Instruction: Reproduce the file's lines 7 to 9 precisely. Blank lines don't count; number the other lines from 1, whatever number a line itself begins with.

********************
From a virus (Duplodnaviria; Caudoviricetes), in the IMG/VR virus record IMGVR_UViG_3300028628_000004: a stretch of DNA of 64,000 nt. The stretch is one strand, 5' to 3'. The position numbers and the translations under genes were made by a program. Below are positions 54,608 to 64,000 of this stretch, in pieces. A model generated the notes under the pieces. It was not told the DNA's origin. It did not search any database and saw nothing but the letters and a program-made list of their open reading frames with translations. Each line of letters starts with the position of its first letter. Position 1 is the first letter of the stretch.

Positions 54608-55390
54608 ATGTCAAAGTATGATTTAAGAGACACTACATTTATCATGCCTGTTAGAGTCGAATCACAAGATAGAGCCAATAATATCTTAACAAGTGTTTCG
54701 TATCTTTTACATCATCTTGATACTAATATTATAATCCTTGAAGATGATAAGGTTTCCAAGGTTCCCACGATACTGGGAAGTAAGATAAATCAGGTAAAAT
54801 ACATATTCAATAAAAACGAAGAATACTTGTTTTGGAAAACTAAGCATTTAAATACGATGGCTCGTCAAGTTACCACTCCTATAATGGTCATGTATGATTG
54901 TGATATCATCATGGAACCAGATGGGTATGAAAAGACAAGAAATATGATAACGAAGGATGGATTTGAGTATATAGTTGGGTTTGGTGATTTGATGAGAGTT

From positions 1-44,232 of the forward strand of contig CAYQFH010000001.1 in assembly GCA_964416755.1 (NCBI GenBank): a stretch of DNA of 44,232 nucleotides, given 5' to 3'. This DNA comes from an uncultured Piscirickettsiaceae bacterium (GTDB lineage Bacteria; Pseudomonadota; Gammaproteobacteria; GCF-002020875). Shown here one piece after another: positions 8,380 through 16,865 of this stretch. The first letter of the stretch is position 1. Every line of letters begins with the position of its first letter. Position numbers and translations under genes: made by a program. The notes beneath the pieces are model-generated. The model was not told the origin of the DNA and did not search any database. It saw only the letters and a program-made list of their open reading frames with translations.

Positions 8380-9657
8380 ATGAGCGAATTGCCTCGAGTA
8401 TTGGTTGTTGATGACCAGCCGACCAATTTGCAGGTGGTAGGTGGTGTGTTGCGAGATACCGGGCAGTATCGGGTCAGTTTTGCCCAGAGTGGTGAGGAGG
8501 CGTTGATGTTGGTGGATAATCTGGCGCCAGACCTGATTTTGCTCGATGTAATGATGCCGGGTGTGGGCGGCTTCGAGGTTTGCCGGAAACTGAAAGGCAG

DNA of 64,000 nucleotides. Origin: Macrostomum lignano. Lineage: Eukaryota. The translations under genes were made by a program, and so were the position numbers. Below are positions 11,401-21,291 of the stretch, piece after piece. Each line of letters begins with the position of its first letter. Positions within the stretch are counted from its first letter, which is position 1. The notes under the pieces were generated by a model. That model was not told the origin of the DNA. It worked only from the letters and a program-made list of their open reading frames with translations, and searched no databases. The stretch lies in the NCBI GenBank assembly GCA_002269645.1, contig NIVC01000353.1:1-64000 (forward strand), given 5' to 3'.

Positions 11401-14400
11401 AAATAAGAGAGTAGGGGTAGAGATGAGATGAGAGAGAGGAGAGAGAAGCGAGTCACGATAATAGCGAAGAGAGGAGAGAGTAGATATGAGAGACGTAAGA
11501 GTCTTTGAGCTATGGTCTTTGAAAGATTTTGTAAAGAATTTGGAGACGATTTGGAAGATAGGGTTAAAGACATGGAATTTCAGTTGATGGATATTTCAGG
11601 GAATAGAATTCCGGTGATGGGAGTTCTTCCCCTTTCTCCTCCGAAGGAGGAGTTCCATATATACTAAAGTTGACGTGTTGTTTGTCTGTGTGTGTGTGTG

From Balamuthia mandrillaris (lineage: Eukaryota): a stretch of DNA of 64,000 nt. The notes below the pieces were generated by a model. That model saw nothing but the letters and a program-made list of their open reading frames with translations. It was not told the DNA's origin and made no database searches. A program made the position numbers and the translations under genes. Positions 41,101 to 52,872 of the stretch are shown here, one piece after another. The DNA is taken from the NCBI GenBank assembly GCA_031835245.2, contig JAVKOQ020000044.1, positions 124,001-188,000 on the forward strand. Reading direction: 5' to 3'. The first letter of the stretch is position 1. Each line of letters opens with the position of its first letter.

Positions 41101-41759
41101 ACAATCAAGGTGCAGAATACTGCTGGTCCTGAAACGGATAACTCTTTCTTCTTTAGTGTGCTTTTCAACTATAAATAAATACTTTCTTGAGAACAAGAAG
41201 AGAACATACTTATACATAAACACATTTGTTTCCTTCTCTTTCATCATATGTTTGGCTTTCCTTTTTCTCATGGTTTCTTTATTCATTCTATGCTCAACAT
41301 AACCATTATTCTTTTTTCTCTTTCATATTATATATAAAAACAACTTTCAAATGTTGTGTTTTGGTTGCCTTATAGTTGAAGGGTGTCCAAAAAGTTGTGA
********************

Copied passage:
From positions 1-44,232 of the forward strand of contig CAYQFH010000001.1 in assembly GCA_964416755.1 (NCBI GenBank): a stretch of DNA of 44,232 nucleotides, given 5' to 3'. This DNA comes from an uncultured Piscirickettsiaceae bacterium (GTDB lineage Bacteria; Pseudomonadota; Gammaproteobacteria; GCF-002020875). Shown here one piece after another: positions 8,380 through 16,865 of this stretch. The first letter of the stretch is position 1. Every line of letters begins with the position of its first letter. Position numbers and translations under genes: made by a program. The notes beneath the pieces are model-generated. The model was not told the origin of the DNA and did not search any database. It saw only the letters and a program-made list of their open reading frames with translations.

Positions 8380-9657
8380 ATGAGCGAATTGCCTCGAGTA